The real estate world of David Mamet’s Pulitzer Prize-winning Glengarry Glen Ross is a cutthroat, dog-eat-dog business, where the salesmen are pitted against each other to see who will win a Cadillac and who will lose his job. It is Mamet’s jaundiced view of the American way of commerce, an all-male landscape brimming with testosterone and casual profanity.
As seen at the Maltz Jupiter Theatre, the stakes are high for Mamet’s characters, who sell probably dubious resort land in Florida, located far from their dreary Chicago office. Closest to the edge of unemployment is Shelly “The Machine” Levene (Rob Donohoe), the former sales ace, now over-the-hill — Mamet’s version of Arthur Miller’s Willy Loman. He blames the stale sales leads he has been given for his recent inability to close a deal, a self-perpetuating system where the more productive salesmen get fed the better prospects.
Mamet populates his play with numerous vivid characters. In addition to Levene, there is Ricky Roma (Peter Allas), the nimble-tongued, nattily dressed perennial sales board leader, and Dave Moss (John Leonard Thompson), a human pit bull, angry at the world. The office manager, John Williamson (Cliff Burgess), is in over his head and insecure, not respected by his employees, who know his only qualification for the job is being the boss’s nephew. And there is James Lingk (Dan Leonard), a meek potential customer of Roma’s, who intimidates him almost as much as his own wife.
We meet them all first in two-character scenes at a Chinese restaurant near the office. There Mamet gets our ears attuned to his verbal riffs — a plea for better sales leads, idle expressed thoughts of stealing those leads and the beginnings of a pitch to a potential pigeon.
After intermission — when a considerable number of opening-night theatergoers decided to leave, presumably because of the play’s strong language — we get the main event, as the action moves to the sales office where a robbery of those leads, as well as contracts, office equipment and telephones, has taken place.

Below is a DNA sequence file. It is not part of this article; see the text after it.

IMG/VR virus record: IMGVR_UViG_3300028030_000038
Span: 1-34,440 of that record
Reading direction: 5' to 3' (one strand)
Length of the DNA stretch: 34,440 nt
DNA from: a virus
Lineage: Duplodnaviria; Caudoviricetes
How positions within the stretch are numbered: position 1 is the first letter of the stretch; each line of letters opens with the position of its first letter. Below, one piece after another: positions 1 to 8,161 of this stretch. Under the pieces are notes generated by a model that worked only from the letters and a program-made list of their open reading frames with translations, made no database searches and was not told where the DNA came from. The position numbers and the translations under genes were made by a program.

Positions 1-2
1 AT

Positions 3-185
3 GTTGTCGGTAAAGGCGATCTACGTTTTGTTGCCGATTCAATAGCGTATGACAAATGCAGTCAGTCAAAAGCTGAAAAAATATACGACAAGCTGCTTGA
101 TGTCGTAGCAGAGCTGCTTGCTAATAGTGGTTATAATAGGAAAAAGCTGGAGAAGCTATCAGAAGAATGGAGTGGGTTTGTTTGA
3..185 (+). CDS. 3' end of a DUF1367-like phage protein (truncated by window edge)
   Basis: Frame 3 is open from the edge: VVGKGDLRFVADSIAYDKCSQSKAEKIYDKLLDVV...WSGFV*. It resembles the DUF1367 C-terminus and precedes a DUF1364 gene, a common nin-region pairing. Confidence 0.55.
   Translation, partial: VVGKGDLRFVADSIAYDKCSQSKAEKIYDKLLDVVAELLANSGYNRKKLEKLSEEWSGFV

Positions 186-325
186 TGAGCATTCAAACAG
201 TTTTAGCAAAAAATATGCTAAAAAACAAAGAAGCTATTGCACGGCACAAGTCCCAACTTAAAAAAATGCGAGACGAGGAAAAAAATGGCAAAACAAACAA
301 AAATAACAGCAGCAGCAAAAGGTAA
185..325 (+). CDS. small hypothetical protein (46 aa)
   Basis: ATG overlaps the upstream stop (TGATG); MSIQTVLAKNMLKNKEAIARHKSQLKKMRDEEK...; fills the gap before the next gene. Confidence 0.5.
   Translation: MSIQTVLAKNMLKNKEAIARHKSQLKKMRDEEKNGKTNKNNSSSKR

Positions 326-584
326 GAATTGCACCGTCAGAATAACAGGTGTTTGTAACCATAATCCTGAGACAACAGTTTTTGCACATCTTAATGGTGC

As a detective interrogates the sales force, Levene arrives with a new self-confidence, having just sold multiple units. His ebullience will be short-lived, but Donohoe plays it to the hilt, as well as the subsequent deflation. Meanwhile, Allas’s Roma fires verbal doubletalk at Lingk to keep him on the hook, as the office scene grows increasingly chaotic, skillfully staged by J. Barry Lewis.
This all takes place on a shabby, ransacked office set by Anne Mundell, a distinct contrast to her red lacquer Chinese eatery of the first act. The sales force knows to dress for success, with flashy double-breasted power suits by designer Robin McGee.
In a little more than 90 minutes, Mamet pays homage to the scrappy, glib real estate soldiers he worked alongside in an eye-opening summer job when he was young. In their desperation to succeed or at least survive is a metaphor for the way America in the trenches does business.
GLENGARRY GLEN ROSS, Maltz Jupiter Theatre, 10001 E. Indiantown Road, Jupiter. Through Sunday. Tickets: Start at $54. Call: (561) 575-2223.